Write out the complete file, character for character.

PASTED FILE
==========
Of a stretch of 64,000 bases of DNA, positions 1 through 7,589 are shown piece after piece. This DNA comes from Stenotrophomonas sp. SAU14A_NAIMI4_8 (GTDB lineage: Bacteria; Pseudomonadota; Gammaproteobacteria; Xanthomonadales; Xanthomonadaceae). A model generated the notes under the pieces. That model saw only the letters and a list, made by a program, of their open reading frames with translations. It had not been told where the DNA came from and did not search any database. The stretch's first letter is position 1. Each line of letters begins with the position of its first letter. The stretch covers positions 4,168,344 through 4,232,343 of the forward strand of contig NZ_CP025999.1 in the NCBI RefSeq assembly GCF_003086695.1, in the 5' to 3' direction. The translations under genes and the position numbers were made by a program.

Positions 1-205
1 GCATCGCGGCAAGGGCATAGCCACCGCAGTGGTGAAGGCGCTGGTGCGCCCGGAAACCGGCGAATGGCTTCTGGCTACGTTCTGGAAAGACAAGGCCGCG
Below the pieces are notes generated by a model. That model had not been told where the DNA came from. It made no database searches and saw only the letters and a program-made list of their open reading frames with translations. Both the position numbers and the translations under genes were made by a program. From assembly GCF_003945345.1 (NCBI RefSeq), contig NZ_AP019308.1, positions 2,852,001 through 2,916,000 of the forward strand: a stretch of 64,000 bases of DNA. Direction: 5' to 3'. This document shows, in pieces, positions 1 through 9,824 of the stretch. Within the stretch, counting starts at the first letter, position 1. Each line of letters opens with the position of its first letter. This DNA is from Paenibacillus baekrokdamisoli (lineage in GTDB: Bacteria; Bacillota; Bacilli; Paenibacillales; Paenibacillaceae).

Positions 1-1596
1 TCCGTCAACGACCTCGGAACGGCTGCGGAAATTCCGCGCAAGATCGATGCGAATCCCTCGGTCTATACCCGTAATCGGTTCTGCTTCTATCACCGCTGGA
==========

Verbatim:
Of a stretch of 64,000 bases of DNA, positions 1 through 7,589 are shown piece after piece. This DNA comes from Stenotrophomonas sp. SAU14A_NAIMI4_8 (GTDB lineage: Bacteria; Pseudomonadota; Gammaproteobacteria; Xanthomonadales; Xanthomonadaceae). A model generated the notes under the pieces. That model saw only the letters and a list, made by a program, of their open reading frames with translations. It had not been told where the DNA came from and did not search any database. The stretch's first letter is position 1. Each line of letters begins with the position of its first letter. The stretch covers positions 4,168,344 through 4,232,343 of the forward strand of contig NZ_CP025999.1 in the NCBI RefSeq assembly GCF_003086695.1, in the 5' to 3' direction. The translations under genes and the position numbers were made by a program.

Positions 1-205
1 GCATCGCGGCAAGGGCATAGCCACCGCAGTGGTGAAGGCGCTGGTGCGCCCGGAAACCGGCGAATGGCTTCTGGCTACGTTCTGGAAAGACAAGGCCGCG
Below the pieces are notes generated by a model. That model had not been told where the DNA came from. It made no database searches and saw only the letters and a program-made list of their open reading frames with translations. Both the position numbers and the translations under genes were made by a program. From assembly GCF_003945345.1 (NCBI RefSeq), contig NZ_AP019308.1, positions 2,852,001 through 2,916,000 of the forward strand: a stretch of 64,000 bases of DNA. Direction: 5' to 3'. This document shows, in pieces, positions 1 through 9,824 of the stretch. Within the stretch, counting starts at the first letter, position 1. Each line of letters opens with the position of its first letter. This DNA is from Paenibacillus baekrokdamisoli (lineage in GTDB: Bacteria; Bacillota; Bacilli; Paenibacillales; Paenibacillaceae).

Positions 1-1596
1 TCCGTCAACGACCTCGGAACGGCTGCGGAAATTCCGCGCAAGATCGATGCGAATCCCTCGGTCTATACCCGTAATCGGTTCTGCTTCTATCACCGCTGGA